Cotton also displayed his maverick side when he flew to Berlin to bring Luftwaffe chief Hermann Goering back to England for peace talks.
"But Hitler put a stop to that," Pahlke says.
"Cotton had to fly back to England in a straight line or be shot down. He was in the last civilian aircraft to leave Berlin before the war started.
"It was just after the war started that he met Ian Fleming. Fleming and Cotton knew they were kindred spirits right from the moment they met.
"They shared a love of women, fast cars, gadgets and exotic weaponry.
"That is how Cotton became the real life inspiration for the James Bond character in Fleming's novels."
A heritage plaque with the story of Cotton's life was placed near his headstone at Tallegalla.
But Pahlke has greater plans and with the help of the Cotton family intends to turn the Bond legacy into an international tourism attraction.
"The mind boggles when you think we have a James Bond linkage to this area and Ipswich," Pahlke says.
"This is a tourism link that can't be denied and we've got to tell the world that people can come and visit the resting place of the original 007.
"You read the book about Cotton's life and it just like a spy novel. We'll never know of course exactly what he really did. That will be buried in an archive somewhere.
"But Fleming had the utmost respect for him - enough to use him as the basis for Bond who lives on today through so many actors and movies.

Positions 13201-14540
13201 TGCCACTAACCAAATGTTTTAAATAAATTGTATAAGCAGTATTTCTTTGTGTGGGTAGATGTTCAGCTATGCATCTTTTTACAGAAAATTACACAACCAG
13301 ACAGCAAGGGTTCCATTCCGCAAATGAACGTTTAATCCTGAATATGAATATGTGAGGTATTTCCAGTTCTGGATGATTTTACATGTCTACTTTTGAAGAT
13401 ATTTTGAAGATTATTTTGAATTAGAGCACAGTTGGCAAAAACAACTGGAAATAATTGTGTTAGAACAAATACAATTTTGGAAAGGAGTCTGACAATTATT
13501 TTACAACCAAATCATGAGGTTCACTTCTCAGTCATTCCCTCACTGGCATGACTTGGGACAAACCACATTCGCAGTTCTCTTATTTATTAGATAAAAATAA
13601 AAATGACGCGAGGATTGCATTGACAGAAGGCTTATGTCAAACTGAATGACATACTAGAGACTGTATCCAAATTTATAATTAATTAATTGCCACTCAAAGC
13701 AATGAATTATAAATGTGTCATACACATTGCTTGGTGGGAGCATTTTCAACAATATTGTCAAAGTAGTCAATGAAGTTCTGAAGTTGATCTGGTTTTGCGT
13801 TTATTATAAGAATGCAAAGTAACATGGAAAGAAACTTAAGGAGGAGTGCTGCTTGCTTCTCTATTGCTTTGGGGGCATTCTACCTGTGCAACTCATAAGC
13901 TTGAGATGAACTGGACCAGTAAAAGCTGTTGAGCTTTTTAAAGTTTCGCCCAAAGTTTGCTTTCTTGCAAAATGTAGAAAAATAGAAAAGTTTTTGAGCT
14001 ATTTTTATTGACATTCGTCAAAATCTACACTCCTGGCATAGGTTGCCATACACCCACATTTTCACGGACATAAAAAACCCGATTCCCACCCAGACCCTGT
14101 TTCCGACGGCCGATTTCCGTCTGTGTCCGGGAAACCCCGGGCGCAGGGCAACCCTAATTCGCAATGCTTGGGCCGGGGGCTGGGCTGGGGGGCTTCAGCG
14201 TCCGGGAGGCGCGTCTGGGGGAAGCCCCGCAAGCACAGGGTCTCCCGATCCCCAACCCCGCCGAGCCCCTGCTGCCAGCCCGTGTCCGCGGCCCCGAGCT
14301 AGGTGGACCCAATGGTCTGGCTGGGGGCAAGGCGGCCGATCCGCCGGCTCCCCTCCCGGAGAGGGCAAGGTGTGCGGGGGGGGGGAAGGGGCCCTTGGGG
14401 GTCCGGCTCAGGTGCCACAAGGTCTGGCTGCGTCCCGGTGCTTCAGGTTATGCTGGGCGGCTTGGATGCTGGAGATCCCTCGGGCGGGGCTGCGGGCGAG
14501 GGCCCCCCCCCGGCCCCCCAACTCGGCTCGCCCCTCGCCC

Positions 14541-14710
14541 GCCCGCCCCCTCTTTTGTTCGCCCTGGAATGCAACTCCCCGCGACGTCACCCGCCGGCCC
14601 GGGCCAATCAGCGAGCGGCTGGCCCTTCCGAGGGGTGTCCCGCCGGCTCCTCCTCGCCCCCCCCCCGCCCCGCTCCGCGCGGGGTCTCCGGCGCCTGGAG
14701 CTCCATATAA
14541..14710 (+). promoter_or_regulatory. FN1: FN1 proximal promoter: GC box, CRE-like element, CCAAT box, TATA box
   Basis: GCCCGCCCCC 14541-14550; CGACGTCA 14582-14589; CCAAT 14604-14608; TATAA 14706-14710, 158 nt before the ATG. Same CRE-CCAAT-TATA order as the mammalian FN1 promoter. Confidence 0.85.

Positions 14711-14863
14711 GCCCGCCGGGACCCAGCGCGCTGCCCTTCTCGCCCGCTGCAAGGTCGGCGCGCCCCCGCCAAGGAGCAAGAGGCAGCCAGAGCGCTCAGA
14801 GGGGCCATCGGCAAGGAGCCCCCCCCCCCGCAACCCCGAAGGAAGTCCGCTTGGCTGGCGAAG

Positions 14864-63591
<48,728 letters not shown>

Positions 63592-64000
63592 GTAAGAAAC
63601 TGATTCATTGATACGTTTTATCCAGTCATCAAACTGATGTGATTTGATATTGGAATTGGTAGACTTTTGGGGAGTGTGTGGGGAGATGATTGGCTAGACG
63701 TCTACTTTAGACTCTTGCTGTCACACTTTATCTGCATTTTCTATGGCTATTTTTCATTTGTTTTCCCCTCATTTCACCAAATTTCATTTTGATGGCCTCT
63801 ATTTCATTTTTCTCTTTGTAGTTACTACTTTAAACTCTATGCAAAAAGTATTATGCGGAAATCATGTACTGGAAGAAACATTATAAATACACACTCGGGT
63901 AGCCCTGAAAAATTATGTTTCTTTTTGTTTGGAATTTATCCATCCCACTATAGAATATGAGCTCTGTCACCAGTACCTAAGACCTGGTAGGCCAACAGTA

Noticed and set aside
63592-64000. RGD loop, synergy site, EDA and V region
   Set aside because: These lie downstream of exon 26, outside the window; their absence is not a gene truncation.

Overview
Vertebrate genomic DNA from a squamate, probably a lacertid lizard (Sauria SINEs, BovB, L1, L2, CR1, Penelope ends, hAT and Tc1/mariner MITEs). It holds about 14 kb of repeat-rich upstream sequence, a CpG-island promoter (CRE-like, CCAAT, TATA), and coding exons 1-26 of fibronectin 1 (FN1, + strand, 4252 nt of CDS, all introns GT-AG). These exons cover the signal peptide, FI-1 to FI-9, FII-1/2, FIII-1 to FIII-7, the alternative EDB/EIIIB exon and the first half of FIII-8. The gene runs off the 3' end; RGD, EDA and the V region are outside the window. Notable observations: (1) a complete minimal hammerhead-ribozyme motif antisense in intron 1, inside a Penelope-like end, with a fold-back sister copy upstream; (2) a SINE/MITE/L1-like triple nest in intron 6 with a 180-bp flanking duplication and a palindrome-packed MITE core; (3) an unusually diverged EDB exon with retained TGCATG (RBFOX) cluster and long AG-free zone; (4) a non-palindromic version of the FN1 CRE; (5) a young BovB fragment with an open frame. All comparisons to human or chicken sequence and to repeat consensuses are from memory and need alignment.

"Roger Moore was always my favourite Bond - even though Sean Connery is the females' favourite.
"We've gone through the different eras - from gadgetry to the more recent James Bond films which have been darker and more sinister in their makeup.
"My favourites were in the 1970s and 1980s but I still look forward to the next Bond movie."
Pahlke enjoyed the stunts and the Bond girls, whose names like Pussy Galore, Jenny Flex, Plenty O'Toole and Dr Holly Goodhead may raise the odd eyebrow now.
"It was always humorous. I come out of the 1960s era, so I'm not one of these sensitive new age guys," Pahlke grins.
"Today it is all about special effects with Avatar, but back then they had stuntmen who did it all - like when the car twisted in the air across the river in The Man with the Golden Gun.
Pahlke enthuses how "James Bond is a global phenomenon" and that is exactly what Cotton became after the Second World War concluded, although with mixed success.
He engaged in oil exploration and ran guns to India using second-hand Lancasters.
"One of his more exotic interludes included a lengthy vacation sailing the Mediterranean on a luxury yacht where he entertained the British Royal family and other luminaries with a style and panache 007 would have been proud of," Pahlke says.
"He had a Bond-like disdain for authority and was criticised by his superiors for allegedly meddling in political matters."
He made several fortunes, but spent the proceeds just as quickly and died a pauper in 1969.
"But Cotton's legacy lives on," Pahlke says.